Bev’s Story

Bev, 70, was diagnosed with breast cancer 15 years ago and then a second time a year and a half later. She received support from the Cavendish through sessions of reflexology and later decided to become of one Cavendish’s Cancer Buddies.

“The first time I was diagnosed it was a shock. The Doctor said he could almost guarantee it would be a cyst, then two weeks later a consultant at the Hallamshire hospital said it was breast cancer and recommended a mastectomy. I had days when I was hopeful and had days where I would worry about dying or how my family would cope.

“I think I’d seen a leaflet about Cavendish at Weston Park, I didn’t know much about it but I was really impressed when I came. The assessor I saw on my first visit was so empathetic, friendly and warm that I was instantly reassured. I chose reflexology sessions and they were really amazing, I was very fortunate to have six sessions and it helped me relax. My therapist would be chatty if I wanted to be and I could talk to him whilst having my feet done.

When I first went into the Cavendish Centre it seemed light, airy, warm and welcoming. It was comfortable in reception and I was always offered a drink. It was lovely – it felt like going home.”

“Everyone at Cavendish is so welcoming. Sometimes I’d chat to other clients; it’s a comforting space to be in. I think that’s important because some days you might be bottling your feelings up until you get there, so you arrive in a bit of an emotional state.

“After my mastectomy I was going to have chemo, so we made up a plan where I could get a reflexology session at Cavendish that fitted in to my day. I’d have my bloods done at Weston Park in the morning, have reflexology in the afternoon, and go back for the chemo afterwards. I tried to make going for chemotherapy a special day so I didn’t dread it. I’d walk through the Botanical Gardens, take a good book to read, buy something nice to eat. The reflexology was a really big part of that, as I could offload any anxieties – at the end, it felt like I was walking on air.

Cavendish gave me a lot of reassurance and support; I didn’t feel dependent, I felt encouraged. Cavendish make you feel like you’re in charge, but they are by your side. You’re the driving force and they get behind you to help you achieve.”

“I finished my time at Cavendish and got back to normal life, but a year and a half later I decided I might go for a breast reconstruction, as I found being asymmetric difficult. I was sent for a mammogram and they found another small lump. It turned out to be a smaller, different cancer.

“This time I was happy with the diagnosis (although people didn’t believe me at first!) as it meant I could have a second mastectomy, which I preferred to reconstruction. Also, because the tumour had been found early on, I didn’t need chemo or radiotherapy, and there was less chance it would spread. But because I only needed medication after my operation, I felt as though people expected me to get back to normal straight away. But I didn’t feel ready.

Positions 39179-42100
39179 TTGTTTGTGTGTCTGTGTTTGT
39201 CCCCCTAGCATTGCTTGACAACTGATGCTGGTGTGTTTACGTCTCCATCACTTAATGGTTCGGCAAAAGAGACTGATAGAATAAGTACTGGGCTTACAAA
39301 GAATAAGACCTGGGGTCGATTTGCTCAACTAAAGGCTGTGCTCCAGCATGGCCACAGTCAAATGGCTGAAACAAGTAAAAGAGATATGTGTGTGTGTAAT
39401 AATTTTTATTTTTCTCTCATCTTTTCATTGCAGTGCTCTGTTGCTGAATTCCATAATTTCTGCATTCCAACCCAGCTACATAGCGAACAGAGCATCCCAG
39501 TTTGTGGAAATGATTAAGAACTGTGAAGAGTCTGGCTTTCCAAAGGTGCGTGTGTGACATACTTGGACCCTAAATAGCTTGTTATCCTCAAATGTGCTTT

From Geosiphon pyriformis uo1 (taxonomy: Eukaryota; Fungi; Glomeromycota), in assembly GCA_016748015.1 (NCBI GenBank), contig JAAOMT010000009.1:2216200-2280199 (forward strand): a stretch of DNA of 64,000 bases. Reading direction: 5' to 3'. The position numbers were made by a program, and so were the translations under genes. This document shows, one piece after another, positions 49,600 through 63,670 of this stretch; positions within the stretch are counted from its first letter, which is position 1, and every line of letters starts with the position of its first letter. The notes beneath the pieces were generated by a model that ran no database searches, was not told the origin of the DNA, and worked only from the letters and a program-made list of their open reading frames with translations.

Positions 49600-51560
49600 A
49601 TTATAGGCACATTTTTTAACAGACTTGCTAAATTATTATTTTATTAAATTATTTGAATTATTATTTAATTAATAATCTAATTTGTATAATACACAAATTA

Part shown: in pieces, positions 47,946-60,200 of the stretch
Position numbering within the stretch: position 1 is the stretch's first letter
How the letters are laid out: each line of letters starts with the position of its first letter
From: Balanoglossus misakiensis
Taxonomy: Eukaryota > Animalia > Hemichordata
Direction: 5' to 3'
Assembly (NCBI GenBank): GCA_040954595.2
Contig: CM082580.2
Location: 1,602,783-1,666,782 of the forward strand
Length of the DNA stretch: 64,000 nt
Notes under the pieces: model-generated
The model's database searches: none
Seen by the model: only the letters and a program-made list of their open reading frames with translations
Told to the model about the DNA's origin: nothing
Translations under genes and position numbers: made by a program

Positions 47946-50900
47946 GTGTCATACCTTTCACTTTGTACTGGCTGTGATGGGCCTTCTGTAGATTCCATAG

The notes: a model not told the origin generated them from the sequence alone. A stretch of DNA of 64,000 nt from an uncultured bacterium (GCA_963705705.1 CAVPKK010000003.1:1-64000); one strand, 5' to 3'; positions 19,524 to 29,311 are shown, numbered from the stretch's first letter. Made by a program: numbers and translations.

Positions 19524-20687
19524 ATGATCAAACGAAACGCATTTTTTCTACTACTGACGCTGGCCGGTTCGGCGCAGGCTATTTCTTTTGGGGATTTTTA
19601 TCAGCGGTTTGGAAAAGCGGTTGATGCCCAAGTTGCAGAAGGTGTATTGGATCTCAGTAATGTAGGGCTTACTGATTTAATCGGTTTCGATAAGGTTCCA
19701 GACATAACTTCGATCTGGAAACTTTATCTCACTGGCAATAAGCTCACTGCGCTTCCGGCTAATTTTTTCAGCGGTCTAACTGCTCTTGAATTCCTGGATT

“I came back to the Cavendish and had another six sessions of reflexology. I was lucky to see the same assessor as the first time – she made me feel positive about myself and was so encouraging and uplifting. I knew that if I was having problems I could phone up and see her, which made me feel secure.

My parents and daughters were really supportive, but I preferred to go to Cavendish to share any anxieties. I didn’t really want to share too much of the negative stuff with family.”

“I’ve been clear about 13 years now and a couple of years ago I decided I wanted to volunteer. I got the Cavendish newsletter which said they were looking for volunteers to set up a new buddy scheme, where current Cavendish clients could be matched to someone who may have had a similar experience. It was like a light switching on: that’s what I wanted to do.

“I thought it would be great to talk to people, to listen to them and hopefully provide encouragement. All the Cavendish buddies have some experience of cancer and are trained to support others. When I read about the scheme I thought it was really professionally set up and safe for both the buddy and person they support.

“It felt like a very exciting opportunity and still does. I love being a Cavendish Buddy, it’s a real privilege to see people having a really bad time get their life back. It’s an amazing experience to see people move forward.

“It’s such a valuable scheme as a lot of the buddies I’ve met don’t want to burden their families and friends with their fears and anxieties, and can find it difficult to open up to medical professionals because they feel they don’t have a relationship with them. I think the philosophy and ethos of Cavendish Cancer Care is amazing. I’ve found the therapists are working there because they want to work with people with cancer. It’s so important to have a place where you can be listened to properly.

What if Cavendish hadn’t been there?

“If Cavendish hadn’t been there for me I feel my experience would have been a lot less rich. The whole experience was very mixed there were some difficult times, especially having chemo. But there were some really positive and uplifting times and the Cavendish was a big part of that.”